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11/30/2012
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Paul McDougall
Paul McDougall
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5 Ways Microsoft Can Save Windows 8

Microsoft's new OS holds plenty of potential, but so far consumers aren't loving the radically redesigned desktop. Microsoft should consider these changes.

Windows 8: 8 Big Benefits For SMBs
Windows 8: 8 Big Benefits For SMBs
(click image for larger view and for slideshow)
Microsoft spent billions developing and marketing Windows 8, but by all accounts it's proving to be a tough sell. Consumers just aren't buying into the hybrid tablet/PC operating system. I've maintained all along that there's some great technology behind Windows 8, but Microsoft needs to do more to make it both user- and merchant-friendly.

Some background: Microsoft believes Windows 8 represents the best of both worlds -a full featured PC OS married to a touch-based UI geared toward tablets. That's great in theory, but many would-be purchasers are finding the combination confusing and difficult to use.

Microsoft has been mum on sales data, but considerable evidence has emerged over the past couple of weeks that Windows 8 systems aren't doing well at retail. The latest: an NPD report that sales of Windows-based systems are down 21% since Windows 8 debuted on Oct. 26, compared to the same period a year ago.

That's not good news for Microsoft. What follows are some steps the company could take to polish Windows 8 to make it more palatable to both users and stores that have to sell it.

1. Cut Prices

Microsoft needs to get realistic about how much consumers are willing to pay for a new, unproven platform, given the alternatives. The company introduced Surface RT starting at $499. For that amount, buyers could get the latest generation iPad.

Now, Microsoft will surely argue that Surface RT is superior -- you can run Office natively, for starters -- but that doesn't matter. The iPad is a megabrand. To compete with it, Redmond needs to take a page from Amazon's playbook and use its hardware as a loss leader to establish its platform. Kindle Fire HD 8.9" starts at $299, which would be about right for Surface RT.

2. Ship Surface Pro, ASAP

Microsoft made the inexplicable decision to keep its top-of-line Surface model off store shelves until after the holiday season. That may have been a concession to its PC OEM partners, who have shipped their own Intel Core-based Windows 8 systems in time for Christmas. But the decision is muddling the market.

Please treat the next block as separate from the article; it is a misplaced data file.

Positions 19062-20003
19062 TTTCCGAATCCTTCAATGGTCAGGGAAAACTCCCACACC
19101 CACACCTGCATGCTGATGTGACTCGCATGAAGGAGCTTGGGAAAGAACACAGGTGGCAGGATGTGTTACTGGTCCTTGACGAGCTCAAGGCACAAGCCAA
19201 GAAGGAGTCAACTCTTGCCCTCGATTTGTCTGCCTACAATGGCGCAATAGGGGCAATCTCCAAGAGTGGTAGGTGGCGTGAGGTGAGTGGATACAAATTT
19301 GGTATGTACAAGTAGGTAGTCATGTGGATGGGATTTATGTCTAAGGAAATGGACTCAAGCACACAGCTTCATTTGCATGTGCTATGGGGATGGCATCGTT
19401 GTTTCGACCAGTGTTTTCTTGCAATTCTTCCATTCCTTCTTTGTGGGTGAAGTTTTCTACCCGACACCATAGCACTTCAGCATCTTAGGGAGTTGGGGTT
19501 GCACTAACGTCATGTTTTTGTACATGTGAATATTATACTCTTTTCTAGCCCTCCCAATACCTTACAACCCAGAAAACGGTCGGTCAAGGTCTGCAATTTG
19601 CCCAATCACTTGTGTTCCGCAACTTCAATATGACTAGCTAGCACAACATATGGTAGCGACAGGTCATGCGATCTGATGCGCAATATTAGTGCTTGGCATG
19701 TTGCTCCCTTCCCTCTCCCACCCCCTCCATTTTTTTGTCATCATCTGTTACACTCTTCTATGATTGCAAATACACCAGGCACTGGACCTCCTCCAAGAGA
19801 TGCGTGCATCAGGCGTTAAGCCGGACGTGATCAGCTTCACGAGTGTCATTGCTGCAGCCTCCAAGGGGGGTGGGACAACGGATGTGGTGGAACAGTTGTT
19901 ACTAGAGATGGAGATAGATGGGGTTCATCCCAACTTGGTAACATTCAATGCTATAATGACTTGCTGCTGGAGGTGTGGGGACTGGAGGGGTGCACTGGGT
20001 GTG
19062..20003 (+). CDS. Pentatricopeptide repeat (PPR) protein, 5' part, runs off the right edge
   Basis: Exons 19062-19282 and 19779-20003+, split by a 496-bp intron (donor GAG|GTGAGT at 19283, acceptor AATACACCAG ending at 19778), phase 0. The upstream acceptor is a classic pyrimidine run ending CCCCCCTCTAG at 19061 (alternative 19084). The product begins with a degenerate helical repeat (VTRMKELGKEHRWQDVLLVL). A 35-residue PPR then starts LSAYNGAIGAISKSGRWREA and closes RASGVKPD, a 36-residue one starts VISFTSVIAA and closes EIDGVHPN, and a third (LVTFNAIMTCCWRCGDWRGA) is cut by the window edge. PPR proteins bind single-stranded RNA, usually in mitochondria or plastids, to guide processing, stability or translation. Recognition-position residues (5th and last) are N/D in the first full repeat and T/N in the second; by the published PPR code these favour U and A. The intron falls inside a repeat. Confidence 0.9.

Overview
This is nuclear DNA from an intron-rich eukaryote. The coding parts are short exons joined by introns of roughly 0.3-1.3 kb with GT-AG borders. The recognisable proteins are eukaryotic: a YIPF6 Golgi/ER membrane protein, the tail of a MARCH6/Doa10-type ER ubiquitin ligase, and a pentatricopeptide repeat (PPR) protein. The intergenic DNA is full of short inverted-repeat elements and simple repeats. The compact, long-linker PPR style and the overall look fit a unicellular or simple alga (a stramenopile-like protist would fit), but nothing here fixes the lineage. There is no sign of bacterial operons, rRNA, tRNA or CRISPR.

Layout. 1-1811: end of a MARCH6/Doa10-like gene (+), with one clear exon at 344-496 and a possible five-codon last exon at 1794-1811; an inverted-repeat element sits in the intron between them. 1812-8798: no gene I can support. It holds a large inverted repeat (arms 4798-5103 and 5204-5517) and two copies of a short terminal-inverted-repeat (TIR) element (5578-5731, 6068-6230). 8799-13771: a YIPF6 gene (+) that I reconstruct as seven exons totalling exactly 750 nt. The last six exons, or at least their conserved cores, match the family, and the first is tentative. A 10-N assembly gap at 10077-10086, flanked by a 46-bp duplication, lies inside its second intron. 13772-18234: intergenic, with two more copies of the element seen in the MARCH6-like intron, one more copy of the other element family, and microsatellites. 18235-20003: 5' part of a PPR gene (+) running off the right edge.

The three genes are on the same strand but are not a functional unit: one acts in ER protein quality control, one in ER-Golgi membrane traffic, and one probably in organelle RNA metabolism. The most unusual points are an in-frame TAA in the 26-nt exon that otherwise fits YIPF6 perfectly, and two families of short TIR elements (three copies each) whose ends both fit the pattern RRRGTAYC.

[ Will Microsoft introduce more hardware products beyond Surface? CEO Steve Ballmer suggests it's likely. ]

Consumers can purchase Surface RT immediately, but if they want a Microsoft tablet that can run legacy Windows applications, they must wait. The quandary will undoubtedly push many to say "to heck it with it," and opt for an iPad or Android tablet. At the least, Microsoft needs to announce a specific launch date for Surface Pro. "Sometime in January" isn't good enough for those making buying decisions now. As for Surface Pro's starting price of $899? See above.

3. Get Appy

Microsoft now has more than 20,000 apps available for download from the Windows Store. But the number is meaningless. It's great that that there's Fruit Ninja and more than 300 photo apps, but serious omissions remain. Like, say, Facebook. Or Twitter. Or LinkedIn. The absence of the former is enough by itself to dissuade swaths of buyers whose primary use for a tablet is social networking. On the upside, the Windows Store is filling out with apps from leading brands. This week, ESPN released its Windows 8 app. Microsoft needs more of those.

4. Unify The User Experience

A major source of frustration voiced by early adopters of Windows 8 is the lack of consistency between Metro (or Modern UI) mode and the classic Windows desktop. Metro is what users see when they first boot up. It's got the Live Tiles and apps optimized for touch and tablets. From Metro, you can launch the Windows Explorer desktop, which is similar to Windows 7 (with some marked differences) and is geared toward mouse and keyboard computing.

It's understandable that there would be differences in how the two operate. But there's no good reason for the vast UI and performance gulfs between the Metro and Windows Explorer versions of the same applications. Take Internet Explorer 10. Even cosmetic differences -- like the fact that the navigation bar is on top in the desktop version and on the bottom in the Metro version -- are bound to flummox some users. But it's more than cosmetic.

On Thursday I tried to listen to the Webcast of Microsoft's annual shareholder meeting on IE10 Metro. "The site you opened is not on the Compatibility View (CV) list" is the response I got. Apparently IE10 Metro, Adobe Flash and Microsoft's own investor site don't play well together. I was able to get the Webcast from the desktop version of IE10.